And don’t get me started on the Siegel family- those bastard grandkids deserve the rights to Superman about as much as you or I do.

  7. Thomas Wayne says:

    Steve Gerber passed away 3 or 4 years ago – wonder if he would want compensation and his names in the credits of Howard the Duck?

  8. “Greedy heirs” gets you a suspension here, Thomas Wayne.

    Can someone who has a bootleg of the Avengers make a screen cap of the credits? Basing legit protests on falsehoods is not productive.

  9. Johnny Memeonic says:

    What’s Jim Starlin talking about? Hasn’t he been talking to the fanatics on every comic site lately? Doesn’t he know that everything he made was actually created by Jack Kirby and no other creator deserves credit or money for anything?

  10. >> Steve Gerber passed away 3 or 4 years ago – wonder if he would want compensation and his names in the credits of Howard the Duck? >>

    Yes.

    And how mouth-foamy do you have to be to kick up this kind of fuss is reaction to Starlin saying, “Financial compensation to the creators of these characters doesn’t appear to be part of the equation. Hopefully Thanos’ walk-on in ‘The Avengers’ will give a boost to a number of my own properties.”

    That’s not even anything you seem to disagree with — I guess it was him thinking Marvel might have been nice enough to invite him to a screening that was the unpardonable offense, I guess.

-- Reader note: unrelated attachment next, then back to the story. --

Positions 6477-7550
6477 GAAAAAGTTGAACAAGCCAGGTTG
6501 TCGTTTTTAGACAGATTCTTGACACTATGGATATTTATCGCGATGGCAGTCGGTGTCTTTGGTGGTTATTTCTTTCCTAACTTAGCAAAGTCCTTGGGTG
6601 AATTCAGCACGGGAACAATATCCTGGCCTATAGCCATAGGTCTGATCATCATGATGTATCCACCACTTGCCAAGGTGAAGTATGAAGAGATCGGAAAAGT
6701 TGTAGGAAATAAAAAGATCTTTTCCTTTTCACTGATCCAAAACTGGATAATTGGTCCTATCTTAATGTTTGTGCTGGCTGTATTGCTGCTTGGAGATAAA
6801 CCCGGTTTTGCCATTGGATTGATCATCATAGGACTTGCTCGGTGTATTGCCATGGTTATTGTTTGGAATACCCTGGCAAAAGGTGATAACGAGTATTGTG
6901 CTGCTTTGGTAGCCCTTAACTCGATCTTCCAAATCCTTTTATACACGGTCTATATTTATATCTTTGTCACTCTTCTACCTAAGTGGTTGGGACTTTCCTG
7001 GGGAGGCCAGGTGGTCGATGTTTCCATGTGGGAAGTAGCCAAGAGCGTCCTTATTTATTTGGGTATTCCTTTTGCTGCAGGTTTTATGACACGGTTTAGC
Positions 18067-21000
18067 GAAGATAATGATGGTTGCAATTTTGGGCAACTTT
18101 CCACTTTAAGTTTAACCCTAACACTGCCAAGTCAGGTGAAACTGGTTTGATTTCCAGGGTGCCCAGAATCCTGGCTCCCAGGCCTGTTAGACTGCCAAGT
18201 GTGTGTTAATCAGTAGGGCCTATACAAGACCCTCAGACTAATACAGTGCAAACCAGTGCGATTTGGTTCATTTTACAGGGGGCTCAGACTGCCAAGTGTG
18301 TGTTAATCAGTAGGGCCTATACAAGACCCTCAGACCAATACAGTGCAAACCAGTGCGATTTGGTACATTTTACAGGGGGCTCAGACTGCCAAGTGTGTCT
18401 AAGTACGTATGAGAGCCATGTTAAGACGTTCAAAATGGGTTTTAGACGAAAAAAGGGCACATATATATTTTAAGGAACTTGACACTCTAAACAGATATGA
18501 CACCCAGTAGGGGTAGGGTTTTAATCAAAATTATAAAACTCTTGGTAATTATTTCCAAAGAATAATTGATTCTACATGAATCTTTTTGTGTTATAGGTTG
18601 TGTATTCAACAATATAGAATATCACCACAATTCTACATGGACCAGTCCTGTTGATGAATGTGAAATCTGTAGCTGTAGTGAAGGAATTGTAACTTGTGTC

Should Hitch and Bendis get their names in the credits? Sure, and they did. So did Starlin and Heck, for that matter.

    Should they get bonuses? Sure, why not? If they did, maybe they’d want to create more cool stuff for Marvel, or other people would, knowing that if it turned into a goldmine, they’d get a little gold, instead of “My, what an uppity creator, wanting a ticket to the movie. To hell with you, sir!”

  11. So Disney and Marvel are bastards, this is news? Why then do people keep going to work for them and getting screwed? Then another generation, who knows the history, goes to work for them and the whole process starts again.

    When are creators going to learn to not go to work for these fuckers? Haven’t we learned from the old guys who wound up with nothing, not even a thank you?

    Why give them your best ideas and the best years of your life? Because you love the characters? I’m sorry but ol’ Cap and Iron Man ain’t lovin’ you back.